Troubled Valeritas to present data for disposable insulin-delivery wearable

The V-Go device adheres to the skin and continuously delivers basal insulin over 24 hours. (Valeritas)

Valeritas, the maker of a disposable, wearable insulin-delivery device, unveiled data showing the device lowers diabetes patients’ average blood glucose levels, insulin requirements and costs.

The data from a pair of studies will be presented Tuesday at the International Society for Pharmacoeconomics and Outcomes Research annual meeting.

The first study looked at 86 patients who exceeded their blood glucose targets and who switched to using the company’s V-Go device. Patients attended three follow-up visits over five or more months after switching to V-Go. The retrospective study found that using the device led to reduced A1C levels, a 44% reduction in daily insulin dose and pharmacy cost savings of up to $378.60 per patient per month, according to a statement.


Share your opinion. Take our five minute survey.

How do you select the most suitable advanced dosage forms for new molecules in your development pipelines? Share your insights in this 5-minute survey. The first 50 qualified respondents will receive a $5 Amazon gift card.

The second study compared the use of V-Go and standard treatment optimization in patients with Type 2 diabetes in a real-world setting. It involved 52 sites in the U.S. and 246 patients undergoing standard treatment and 169 patients using V-Go. The study found improved outcomes and lowered costs for patients who used the wearable device. However, patients using V-Go had higher mean baseline A1C levels, but the company said this shows a bias to start “more advanced diabetes patients” on V-Go.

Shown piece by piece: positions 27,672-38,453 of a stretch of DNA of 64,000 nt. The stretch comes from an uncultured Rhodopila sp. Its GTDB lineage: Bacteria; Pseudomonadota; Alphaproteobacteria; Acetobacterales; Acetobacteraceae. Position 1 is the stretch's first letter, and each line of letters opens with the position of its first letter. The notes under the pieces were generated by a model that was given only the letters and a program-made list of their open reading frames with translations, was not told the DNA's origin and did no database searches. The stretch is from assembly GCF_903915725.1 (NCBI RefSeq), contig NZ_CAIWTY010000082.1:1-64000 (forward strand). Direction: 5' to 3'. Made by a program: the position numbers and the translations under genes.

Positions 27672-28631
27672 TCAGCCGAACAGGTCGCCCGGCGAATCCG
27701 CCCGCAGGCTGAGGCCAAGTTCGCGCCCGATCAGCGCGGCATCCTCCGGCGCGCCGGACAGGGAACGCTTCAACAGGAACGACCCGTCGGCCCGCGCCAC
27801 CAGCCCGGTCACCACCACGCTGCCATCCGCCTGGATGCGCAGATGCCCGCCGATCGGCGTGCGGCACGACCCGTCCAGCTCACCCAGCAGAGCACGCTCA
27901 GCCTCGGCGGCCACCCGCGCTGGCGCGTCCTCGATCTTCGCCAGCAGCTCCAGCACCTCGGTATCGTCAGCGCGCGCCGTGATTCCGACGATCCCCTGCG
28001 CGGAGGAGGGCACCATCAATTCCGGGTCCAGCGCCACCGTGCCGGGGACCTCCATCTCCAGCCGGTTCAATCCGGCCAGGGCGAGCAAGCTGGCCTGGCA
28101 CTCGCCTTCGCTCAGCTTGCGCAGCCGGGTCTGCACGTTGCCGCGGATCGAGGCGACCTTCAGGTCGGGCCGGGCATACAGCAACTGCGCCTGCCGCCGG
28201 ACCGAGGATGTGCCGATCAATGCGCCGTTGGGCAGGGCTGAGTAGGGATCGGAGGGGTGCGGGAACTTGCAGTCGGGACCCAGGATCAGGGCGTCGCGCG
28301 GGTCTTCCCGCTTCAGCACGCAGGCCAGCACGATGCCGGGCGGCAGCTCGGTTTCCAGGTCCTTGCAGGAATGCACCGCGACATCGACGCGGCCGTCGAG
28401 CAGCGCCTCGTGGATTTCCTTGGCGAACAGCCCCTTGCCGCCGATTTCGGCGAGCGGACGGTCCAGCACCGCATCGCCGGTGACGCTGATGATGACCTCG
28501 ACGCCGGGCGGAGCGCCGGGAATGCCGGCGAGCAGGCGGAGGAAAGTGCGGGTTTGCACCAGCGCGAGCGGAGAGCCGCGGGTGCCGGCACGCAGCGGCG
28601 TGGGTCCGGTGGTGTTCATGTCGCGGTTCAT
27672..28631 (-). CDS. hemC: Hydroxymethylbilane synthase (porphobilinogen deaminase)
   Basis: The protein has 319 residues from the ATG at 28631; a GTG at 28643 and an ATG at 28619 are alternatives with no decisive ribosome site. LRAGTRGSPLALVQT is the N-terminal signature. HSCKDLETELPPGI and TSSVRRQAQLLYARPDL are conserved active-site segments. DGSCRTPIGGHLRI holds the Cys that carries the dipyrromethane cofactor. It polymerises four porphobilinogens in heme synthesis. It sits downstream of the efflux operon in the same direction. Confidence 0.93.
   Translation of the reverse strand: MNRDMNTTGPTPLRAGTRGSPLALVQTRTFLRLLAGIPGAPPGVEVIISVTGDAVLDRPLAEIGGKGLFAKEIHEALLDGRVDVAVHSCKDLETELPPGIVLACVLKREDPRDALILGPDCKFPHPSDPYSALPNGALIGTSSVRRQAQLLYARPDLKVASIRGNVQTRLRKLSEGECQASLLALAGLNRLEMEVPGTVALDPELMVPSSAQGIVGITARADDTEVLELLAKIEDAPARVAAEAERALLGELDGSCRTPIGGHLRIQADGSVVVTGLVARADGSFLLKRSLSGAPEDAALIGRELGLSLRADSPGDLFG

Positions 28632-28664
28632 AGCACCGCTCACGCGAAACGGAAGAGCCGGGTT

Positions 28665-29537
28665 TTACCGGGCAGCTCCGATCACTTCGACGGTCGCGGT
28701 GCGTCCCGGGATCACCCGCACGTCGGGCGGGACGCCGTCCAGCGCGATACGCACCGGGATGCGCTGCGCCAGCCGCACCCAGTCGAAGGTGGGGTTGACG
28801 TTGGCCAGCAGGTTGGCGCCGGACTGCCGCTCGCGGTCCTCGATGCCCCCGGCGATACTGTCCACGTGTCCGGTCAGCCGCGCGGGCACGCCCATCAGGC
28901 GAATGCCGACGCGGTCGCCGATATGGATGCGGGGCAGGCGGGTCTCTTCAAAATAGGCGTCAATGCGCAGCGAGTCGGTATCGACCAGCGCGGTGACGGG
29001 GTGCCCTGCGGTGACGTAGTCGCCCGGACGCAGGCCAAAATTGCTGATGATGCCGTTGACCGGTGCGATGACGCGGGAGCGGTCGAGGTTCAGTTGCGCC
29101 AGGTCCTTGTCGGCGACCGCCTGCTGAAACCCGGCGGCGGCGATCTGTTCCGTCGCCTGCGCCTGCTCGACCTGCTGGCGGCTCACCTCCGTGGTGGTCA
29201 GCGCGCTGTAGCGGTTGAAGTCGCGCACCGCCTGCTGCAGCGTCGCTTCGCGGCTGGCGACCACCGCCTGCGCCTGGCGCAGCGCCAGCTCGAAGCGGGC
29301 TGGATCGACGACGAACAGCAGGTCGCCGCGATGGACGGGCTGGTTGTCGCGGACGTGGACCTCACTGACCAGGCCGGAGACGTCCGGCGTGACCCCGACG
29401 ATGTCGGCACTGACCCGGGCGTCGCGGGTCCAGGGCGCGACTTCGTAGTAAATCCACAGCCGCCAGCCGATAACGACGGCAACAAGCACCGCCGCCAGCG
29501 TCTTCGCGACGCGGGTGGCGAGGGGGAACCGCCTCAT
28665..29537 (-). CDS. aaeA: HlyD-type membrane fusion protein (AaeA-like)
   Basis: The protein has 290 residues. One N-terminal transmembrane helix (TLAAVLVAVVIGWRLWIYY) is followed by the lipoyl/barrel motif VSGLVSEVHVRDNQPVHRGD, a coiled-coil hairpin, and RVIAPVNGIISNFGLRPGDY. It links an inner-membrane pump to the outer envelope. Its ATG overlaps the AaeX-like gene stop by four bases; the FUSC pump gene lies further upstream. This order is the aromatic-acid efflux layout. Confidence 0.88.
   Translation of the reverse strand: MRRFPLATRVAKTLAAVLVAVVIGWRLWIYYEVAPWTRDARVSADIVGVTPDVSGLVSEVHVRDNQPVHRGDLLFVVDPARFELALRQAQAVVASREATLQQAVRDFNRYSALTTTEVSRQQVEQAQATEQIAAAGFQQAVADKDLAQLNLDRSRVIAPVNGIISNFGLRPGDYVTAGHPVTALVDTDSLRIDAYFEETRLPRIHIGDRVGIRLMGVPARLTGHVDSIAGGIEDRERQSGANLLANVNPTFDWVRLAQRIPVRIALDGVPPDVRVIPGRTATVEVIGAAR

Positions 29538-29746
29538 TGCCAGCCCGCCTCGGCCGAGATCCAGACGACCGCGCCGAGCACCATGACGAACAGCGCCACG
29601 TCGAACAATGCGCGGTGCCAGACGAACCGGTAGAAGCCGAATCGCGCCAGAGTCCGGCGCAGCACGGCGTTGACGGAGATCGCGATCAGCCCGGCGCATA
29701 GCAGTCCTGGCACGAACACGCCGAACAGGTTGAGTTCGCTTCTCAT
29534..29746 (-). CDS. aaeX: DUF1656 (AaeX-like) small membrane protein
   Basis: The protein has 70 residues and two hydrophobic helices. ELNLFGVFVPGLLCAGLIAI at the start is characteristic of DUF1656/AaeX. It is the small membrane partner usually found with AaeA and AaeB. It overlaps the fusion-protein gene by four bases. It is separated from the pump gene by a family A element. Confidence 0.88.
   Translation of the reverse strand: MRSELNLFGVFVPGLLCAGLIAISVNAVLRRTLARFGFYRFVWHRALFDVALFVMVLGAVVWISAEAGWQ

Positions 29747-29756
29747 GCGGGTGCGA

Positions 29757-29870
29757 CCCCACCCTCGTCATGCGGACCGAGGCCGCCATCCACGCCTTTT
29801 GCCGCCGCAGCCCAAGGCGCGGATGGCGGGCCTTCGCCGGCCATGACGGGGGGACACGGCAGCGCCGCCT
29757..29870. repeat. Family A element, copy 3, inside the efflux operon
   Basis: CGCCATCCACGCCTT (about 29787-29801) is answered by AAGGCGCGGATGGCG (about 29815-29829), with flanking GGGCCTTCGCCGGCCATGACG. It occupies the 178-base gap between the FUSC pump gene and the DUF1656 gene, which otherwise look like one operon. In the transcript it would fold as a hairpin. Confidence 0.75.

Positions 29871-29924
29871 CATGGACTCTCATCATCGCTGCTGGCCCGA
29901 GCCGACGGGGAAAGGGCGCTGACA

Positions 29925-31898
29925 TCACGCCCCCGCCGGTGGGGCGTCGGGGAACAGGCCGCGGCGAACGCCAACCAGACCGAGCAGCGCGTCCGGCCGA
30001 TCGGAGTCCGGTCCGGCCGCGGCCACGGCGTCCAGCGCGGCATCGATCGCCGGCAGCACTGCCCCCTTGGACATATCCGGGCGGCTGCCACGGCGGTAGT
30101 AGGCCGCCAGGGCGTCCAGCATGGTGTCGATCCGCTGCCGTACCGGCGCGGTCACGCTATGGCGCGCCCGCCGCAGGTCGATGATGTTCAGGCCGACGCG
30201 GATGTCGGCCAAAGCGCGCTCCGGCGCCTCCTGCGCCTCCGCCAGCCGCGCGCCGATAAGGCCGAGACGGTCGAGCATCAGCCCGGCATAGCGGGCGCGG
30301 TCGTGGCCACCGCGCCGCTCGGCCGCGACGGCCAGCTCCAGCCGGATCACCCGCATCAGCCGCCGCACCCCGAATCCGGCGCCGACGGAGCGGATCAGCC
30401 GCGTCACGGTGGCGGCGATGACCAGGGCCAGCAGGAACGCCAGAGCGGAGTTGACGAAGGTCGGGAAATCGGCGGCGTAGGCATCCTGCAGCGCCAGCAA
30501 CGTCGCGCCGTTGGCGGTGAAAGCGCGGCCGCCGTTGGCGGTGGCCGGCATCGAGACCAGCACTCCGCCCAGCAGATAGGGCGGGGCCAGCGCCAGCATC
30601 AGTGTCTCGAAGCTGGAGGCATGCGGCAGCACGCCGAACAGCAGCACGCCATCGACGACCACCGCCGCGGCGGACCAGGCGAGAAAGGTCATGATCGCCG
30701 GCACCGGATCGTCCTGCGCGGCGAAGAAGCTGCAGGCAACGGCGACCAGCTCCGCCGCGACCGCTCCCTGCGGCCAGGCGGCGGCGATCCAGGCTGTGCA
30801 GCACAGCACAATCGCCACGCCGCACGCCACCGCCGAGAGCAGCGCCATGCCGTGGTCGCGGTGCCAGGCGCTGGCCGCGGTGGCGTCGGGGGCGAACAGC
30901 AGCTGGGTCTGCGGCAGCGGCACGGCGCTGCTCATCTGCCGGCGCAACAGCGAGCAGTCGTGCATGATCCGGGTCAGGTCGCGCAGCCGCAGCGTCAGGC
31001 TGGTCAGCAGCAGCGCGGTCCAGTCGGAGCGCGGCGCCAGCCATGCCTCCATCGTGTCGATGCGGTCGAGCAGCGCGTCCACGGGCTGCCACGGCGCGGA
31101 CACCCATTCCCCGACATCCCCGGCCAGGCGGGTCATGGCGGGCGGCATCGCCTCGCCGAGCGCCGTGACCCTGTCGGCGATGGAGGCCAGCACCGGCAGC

“These clinical data highlight improvements found in real-world treatment outcomes for patients with diabetes, in addition to the financial benefit and value add provided by the V-Go Wearable Insulin Delivery device for both patients and the pharmacy budget,” said CEO John Timberlake, in the statement.

While the Bridgewater, New Jersey-based company’s V-Go device bagged FDA approval in 2010, uptake has been sluggish. The device sticks to the skin for 24 hours and continuously delivers basal insulin according to preset doses. It may also be used to administer bolus insulin at mealtimes, eliminating the need for insulin pumps, pens or syringes.

The company filed for a $50 million IPO in February this year, after reverse merging last spring and withdrawing a $90 million IPO filed in February 2015.

Valeritas logged $14.8 million in sales for the first nine months of this year, putting it on track to rake in $19.5 million in fiscal 2016. But while sales have improved since its aborted IPO attempt—the company reported $9.5 million in sales for the first nine months of that year—they have not kept up with the company’s losses.

In 2015, the company reported a net loss of $67.2 million in 2015, bringing its total deficit to $377.9 million. The company hopes to put the IPO funds toward sales and marketing in a bid to grow sales this year.


Suggested Articles

Boston Scientific’s deep brain stimulation implant for treating Parkinson’s disease has been approved by the FDA as safe to use within an MRI.

The FDA approved a new device for people suffering from advanced heart failure who are not able to receive treatment from other devices.

Alcon has announced plans to launch its daily disposable contact lens in the U.S. made from a new material.